Westmont Magazine The Values of Planning
When Jim Fisher advises clients on financial planning, he asks for information about their values as well as their assets. In his opinion, the legacy people leave in their children is more important than the amount they leave to their heirs.
A principal in Trinity Financial Partners in Ontario, Calif., Jim has worked as a chartered financial consultant (ChFC) for 31 years. His firm takes a biblical approach to planning when advising businesses, charitable organizations and individual professionals.
“Our goal is to teach stewardship,” Jim explains. “We assist clients in maximizing the efficiency of their financial resources in line with their values. This enables them to be the best possible trustees of the resources God has given them.”
Once he knows what his clients value, Jim works with them to develop a plan and then assists them in implementing the plan. Follow-up and review are an essential part of the process as it is often necessary to adjust and refine estate plans as time passes.
When he was starting his business, Jim struggled as many new business owners do. He and Marcia worked hard to establish themselves and learned the importance of careful financial planning. He passes this experience on to the people he advises.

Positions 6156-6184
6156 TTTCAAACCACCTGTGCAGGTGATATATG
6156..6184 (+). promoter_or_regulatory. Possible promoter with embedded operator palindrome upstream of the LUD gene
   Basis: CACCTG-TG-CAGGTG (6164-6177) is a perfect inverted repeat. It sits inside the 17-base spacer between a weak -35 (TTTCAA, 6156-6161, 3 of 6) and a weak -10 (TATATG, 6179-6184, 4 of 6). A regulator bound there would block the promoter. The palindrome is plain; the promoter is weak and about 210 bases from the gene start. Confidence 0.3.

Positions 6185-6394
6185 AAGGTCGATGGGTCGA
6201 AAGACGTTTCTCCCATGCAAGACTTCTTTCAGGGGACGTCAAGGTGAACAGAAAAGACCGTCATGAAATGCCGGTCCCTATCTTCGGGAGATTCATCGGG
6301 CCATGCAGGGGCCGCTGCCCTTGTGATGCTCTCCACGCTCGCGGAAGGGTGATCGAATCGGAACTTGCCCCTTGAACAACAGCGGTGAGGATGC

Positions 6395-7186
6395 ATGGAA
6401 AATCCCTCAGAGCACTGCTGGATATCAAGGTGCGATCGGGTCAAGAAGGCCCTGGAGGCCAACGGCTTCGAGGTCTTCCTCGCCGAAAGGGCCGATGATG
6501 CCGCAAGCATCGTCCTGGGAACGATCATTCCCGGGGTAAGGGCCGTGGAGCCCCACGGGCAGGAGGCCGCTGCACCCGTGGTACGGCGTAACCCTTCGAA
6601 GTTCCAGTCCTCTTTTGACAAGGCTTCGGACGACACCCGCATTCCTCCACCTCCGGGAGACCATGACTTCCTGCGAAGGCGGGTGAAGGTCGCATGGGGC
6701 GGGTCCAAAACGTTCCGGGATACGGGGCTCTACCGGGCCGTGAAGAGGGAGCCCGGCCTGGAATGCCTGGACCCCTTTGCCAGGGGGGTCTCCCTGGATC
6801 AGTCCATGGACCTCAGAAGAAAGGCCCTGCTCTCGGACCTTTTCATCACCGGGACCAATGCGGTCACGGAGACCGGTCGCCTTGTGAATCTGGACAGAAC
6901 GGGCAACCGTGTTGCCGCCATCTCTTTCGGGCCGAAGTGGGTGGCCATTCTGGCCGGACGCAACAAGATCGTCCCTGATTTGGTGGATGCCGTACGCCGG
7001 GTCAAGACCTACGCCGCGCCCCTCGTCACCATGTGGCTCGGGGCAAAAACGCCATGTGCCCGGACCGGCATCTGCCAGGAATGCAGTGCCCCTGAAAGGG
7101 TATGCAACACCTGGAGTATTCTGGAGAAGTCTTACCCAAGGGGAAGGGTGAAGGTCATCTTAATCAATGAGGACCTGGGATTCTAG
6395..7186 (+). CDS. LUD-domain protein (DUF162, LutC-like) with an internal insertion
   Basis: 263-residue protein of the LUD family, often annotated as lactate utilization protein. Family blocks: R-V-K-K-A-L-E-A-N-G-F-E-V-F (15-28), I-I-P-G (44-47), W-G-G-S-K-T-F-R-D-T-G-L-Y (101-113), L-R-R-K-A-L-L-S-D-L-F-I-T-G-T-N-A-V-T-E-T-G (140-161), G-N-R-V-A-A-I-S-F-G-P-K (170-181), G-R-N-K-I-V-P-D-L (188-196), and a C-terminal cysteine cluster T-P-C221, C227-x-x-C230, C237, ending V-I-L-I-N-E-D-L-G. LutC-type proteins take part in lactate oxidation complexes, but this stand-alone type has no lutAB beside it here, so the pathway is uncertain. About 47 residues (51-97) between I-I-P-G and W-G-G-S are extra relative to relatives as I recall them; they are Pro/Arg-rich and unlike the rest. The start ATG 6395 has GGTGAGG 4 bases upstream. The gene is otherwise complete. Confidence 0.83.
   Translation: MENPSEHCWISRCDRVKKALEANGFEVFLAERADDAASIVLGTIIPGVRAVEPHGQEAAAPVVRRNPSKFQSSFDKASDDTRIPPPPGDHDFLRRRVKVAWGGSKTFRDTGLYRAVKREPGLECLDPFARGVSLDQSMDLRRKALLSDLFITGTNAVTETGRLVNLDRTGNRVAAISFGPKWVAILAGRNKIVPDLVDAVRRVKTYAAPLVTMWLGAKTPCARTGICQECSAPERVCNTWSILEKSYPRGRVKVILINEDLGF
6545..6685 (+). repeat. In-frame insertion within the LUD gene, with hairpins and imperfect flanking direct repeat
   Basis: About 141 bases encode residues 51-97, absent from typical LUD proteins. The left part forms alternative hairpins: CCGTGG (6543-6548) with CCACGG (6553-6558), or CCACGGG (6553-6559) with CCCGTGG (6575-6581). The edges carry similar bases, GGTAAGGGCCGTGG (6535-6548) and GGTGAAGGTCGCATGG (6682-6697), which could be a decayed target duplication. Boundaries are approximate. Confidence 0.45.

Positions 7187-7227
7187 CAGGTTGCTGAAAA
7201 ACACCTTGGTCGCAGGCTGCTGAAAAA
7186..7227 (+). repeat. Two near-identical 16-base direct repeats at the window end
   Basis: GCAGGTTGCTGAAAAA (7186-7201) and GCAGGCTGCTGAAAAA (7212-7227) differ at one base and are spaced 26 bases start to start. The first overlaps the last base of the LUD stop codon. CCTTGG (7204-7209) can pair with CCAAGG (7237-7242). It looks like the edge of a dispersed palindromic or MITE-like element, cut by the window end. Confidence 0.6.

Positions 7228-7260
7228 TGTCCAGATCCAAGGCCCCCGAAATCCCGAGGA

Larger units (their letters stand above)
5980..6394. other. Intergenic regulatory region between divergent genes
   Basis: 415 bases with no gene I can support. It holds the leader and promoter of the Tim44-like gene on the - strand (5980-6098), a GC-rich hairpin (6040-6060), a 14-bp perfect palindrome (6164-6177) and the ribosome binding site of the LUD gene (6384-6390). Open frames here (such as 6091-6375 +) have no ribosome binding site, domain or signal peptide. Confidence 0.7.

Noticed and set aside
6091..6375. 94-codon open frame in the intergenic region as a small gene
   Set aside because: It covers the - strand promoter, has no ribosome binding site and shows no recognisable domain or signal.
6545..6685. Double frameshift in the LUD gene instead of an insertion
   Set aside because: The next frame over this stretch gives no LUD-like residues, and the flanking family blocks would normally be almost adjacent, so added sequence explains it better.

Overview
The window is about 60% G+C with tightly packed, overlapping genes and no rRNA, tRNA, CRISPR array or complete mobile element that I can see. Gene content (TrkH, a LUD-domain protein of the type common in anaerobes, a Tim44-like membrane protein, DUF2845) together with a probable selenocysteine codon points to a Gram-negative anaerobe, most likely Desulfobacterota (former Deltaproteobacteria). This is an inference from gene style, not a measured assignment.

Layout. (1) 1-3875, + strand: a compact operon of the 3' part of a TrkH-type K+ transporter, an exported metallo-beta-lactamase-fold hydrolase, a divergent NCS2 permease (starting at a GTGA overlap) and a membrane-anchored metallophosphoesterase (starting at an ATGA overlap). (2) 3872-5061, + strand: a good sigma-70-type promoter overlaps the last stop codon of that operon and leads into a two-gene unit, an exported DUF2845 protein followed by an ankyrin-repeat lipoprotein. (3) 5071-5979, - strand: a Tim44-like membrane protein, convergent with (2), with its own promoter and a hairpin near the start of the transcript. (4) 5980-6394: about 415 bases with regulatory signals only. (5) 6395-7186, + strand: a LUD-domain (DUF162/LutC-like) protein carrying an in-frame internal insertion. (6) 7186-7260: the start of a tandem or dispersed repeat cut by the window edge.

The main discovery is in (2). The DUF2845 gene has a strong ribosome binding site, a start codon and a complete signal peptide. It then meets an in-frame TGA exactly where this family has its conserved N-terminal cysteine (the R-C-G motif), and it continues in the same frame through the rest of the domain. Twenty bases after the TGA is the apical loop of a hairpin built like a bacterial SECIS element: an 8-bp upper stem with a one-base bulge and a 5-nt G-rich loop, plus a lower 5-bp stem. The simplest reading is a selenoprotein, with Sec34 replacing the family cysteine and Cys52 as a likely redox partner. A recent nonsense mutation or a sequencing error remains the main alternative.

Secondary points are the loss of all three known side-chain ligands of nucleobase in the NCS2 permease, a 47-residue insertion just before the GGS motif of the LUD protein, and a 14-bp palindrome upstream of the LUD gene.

Because he works closely with clients over a period of years, Jim often becomes friends with them. Building good relationships is an important part of his profession.
Jim practices what he preaches. He and his wife, Marcia, have raised their three children to share their Christian faith, and they have made a provision in their estate plan for Westmont, where all three graduated.
Michael ’89 works as a computer consultant and lives in Alta Loma, Calif., with his wife, Melissa Roth Fisher ’90, and their daughter. Both Mike and Melissa were economics and business majors. Melissa is executive vice president in charge of leasing for a multi-office leasing company and works from home two days a week.
Fredric Fisher ’92 and his wife, Kathryn Dorchak Fisher ’95, live in Santa Barbara. With a degree in economics and business, Fred works for Mercer Financial, and Katie became a physical therapist after majoring in kinesiology.
Lynne Fisher Asfahl ’94 earned a master’s degree in student life after graduating with a liberal studies degree. She manages a Christian bookstore and raises her daughter. Her husband, Jon, went to Azusa Pacific and works in security with SBC Communications.
With five graduates in the family, Jim and Marcia know the value of a Westmont education. “We have a daily experience with Westmont’s legacy,” Jim notes.
They began a tradition of hosting students for Easter and an egg hunt after Potter’s Clay in 1989, the year Mike’s roommate Alan Voorman was killed in an automobile accident in Ensenada that also took the lives of two other students. “We love having a houseful of Westmont kids,” Marcia says.
Through their long association with Westmont, they have learned that the college stands for the values they treasure. Supporting Westmont enables them to leave the kind of legacy they like best: a value-oriented one.